Just when you thought the talk of budget cuts and outsourcing with regard to city services could not get any worse, well, it just took a sharp right-hand turn toward crazy town and has city leaders up in arms.
How we got here:
For those of you unfamiliar with the city’s current plan to save about one million dollars a year on fire services, here’s what happened: San Carlos has been able to offer fire protection services through the city’s participation in the Belmont-San Carlos Fire Department JPA. Under this agreement, San Carlos and Belmont shared the costs of the fire department and were able to offer both towns suitable protection. The relationship soured between the two towns for a variety of reasons, and in April, San Carlos sent Belmont a letter stating that as of October 12, 2011, San Carlos would be withdrawing and effectively dissolving the JPA. It was anticipated by San Carlos city leaders, that the ability to withdraw from the JPA and outsource their fire protection needs would save the city roughly a million dollars a year.
From Strange to Bizarre:
It was thought that the most likely candidate to provide services to San Carlos was CalFire. At least that was the thought, until yesterday. CalFire informed San Carlos that it was going to opt-out of providing a proposal for services. That news was bizarre enough, however, it’s one of the primary reasons CalFire gave for not submitting a proposal that has city leaders up in arms. CalFire stated that out of “concern from regional Legislative members and significant opposition from local labor organizations” as a reason for not submitting a proposal. Reading between the lines, it seems apparent that union leaders got to CalFire. City Councilman Omar Ahmad had this to say, ““I’m personally sick. Maybe this is payback for Proposition 22. I don’t know. But I’m angry. How are we supposed to run a city and ask people to come in and give us their best ideas when you have unions and legislators slapping people around. What the hell?”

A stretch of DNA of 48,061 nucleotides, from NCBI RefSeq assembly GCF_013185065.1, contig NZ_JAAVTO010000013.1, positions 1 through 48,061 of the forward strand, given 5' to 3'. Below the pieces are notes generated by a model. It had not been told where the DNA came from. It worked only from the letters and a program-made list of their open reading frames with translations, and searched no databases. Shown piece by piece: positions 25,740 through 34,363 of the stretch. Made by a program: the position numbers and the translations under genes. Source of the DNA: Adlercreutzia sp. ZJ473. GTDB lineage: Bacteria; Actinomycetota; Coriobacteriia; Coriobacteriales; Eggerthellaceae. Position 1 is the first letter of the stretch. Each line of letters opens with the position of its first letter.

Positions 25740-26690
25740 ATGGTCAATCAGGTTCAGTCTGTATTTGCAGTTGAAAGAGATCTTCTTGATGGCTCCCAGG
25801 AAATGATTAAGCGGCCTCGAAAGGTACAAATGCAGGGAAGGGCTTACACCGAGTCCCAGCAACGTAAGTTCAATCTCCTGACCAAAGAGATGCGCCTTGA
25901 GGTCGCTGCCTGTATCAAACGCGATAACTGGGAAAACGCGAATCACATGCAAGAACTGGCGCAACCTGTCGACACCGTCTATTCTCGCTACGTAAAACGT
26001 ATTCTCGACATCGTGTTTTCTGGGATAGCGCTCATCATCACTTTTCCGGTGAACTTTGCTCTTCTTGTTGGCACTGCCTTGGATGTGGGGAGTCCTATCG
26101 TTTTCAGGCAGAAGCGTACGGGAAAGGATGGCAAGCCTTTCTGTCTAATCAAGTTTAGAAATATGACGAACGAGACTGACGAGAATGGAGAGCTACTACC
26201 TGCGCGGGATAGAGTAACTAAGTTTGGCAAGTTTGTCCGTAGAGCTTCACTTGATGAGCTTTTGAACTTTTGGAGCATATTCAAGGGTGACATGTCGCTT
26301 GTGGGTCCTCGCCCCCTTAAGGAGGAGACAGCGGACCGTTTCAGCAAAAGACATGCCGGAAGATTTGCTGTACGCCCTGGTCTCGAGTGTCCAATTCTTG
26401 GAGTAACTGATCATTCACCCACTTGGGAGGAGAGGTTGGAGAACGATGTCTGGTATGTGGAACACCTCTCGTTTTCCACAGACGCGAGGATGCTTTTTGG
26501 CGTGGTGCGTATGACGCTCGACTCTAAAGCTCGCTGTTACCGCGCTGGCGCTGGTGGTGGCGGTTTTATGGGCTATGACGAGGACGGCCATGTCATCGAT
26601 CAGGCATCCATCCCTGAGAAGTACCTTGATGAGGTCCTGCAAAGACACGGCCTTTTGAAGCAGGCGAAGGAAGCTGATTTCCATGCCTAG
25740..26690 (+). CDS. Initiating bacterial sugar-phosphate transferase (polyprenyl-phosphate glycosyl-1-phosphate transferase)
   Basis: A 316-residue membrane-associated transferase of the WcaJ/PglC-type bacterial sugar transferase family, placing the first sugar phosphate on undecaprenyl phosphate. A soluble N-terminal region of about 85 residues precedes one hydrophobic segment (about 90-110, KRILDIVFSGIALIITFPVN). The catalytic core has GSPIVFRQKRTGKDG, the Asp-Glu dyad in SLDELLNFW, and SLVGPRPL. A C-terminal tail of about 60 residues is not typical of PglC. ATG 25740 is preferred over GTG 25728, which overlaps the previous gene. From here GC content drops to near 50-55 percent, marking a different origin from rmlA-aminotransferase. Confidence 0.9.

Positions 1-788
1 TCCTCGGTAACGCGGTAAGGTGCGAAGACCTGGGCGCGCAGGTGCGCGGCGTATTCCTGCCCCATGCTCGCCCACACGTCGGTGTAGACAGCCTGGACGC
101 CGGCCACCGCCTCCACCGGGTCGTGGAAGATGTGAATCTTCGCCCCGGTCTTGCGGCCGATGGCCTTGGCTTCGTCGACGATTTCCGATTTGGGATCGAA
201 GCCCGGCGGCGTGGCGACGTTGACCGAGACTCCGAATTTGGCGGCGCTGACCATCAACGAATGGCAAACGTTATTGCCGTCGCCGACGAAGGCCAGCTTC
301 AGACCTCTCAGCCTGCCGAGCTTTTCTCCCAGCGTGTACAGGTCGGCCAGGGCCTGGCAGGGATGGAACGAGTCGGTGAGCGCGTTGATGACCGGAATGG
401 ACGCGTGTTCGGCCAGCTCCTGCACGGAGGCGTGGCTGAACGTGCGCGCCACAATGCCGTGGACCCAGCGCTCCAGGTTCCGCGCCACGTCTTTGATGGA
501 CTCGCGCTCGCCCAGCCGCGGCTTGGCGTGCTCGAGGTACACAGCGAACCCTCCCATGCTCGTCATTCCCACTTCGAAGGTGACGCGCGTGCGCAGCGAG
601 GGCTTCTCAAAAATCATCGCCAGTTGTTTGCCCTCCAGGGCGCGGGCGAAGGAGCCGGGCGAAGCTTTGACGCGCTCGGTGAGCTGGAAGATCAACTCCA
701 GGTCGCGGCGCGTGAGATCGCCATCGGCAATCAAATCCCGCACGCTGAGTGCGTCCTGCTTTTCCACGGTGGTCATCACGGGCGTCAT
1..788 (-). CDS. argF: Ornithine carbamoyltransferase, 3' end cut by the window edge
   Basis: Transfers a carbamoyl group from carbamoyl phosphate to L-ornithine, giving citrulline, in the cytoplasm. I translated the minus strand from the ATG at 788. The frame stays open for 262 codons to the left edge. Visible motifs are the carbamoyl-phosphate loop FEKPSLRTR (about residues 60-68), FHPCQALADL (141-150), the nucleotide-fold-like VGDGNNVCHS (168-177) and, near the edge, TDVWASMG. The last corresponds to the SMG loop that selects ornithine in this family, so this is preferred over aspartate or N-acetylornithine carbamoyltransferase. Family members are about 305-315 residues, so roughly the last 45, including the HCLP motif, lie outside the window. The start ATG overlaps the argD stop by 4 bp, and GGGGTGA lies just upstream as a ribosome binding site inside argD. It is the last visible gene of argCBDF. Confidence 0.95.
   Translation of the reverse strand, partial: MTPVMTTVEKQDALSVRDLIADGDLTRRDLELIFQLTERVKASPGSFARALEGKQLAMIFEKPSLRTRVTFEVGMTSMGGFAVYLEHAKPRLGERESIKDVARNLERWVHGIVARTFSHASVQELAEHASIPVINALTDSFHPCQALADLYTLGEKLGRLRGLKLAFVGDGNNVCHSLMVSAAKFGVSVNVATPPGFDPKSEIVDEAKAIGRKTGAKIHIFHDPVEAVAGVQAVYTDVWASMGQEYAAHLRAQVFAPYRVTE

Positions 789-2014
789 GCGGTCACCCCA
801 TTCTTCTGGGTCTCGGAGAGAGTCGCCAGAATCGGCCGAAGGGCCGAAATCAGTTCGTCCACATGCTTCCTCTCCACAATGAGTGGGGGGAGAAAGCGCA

City Attorney Greg Rubens seemed equally stunned. “I’ve never in my years of practice seen groups and people try to influence a situation in which the city lawfully put out a [request for proposal],” Rubens said. “If true, this is disappointing.”
CalFire is citing a “totality of circumstances” for not offering a proposal. Among their concerns are (1) compressed time to get a deal in place; (2) an evaluation of San Carlos city finances (3) State priorities would take precedence over San Carlos; and (4)..and by far the most telling, Cal Fire states “socio-political aspects”….which basically means that without the support of legislative leaders and labor groups, Cal Fire would worry about being brought into legal matters for which it would need to pay its own way.
It doesn’t take a genius to read the true meaning of (4) above. There seems to be no doubt from many close to the situation that additional pressure was put on CalFire from outside sources. Remember, CalFire initially gave an informal proposal to San Carlos when outsourcing was first being discussed. Something clearly changed CalFire’s mind between then and now. CalFire adamantly denies any type of outside pressure and insists that their decision to suddenly opt-out of providing a service proposal was based on an extensive 14 point evaluation system….some of those points are listed above.
San Carlos will still be able to outsource its fire services, but the truly unfortunate fact is that they may not be able to save as much money as once anticipated when the decision was made to withdraw from the Belmont-San Carlos Fire Department JPA. However, this will remain to be seen.
More will be published as this story develops. This article was written with significant contribution from the San Mateo Daily Journal. A link to that article can be found by clicking here.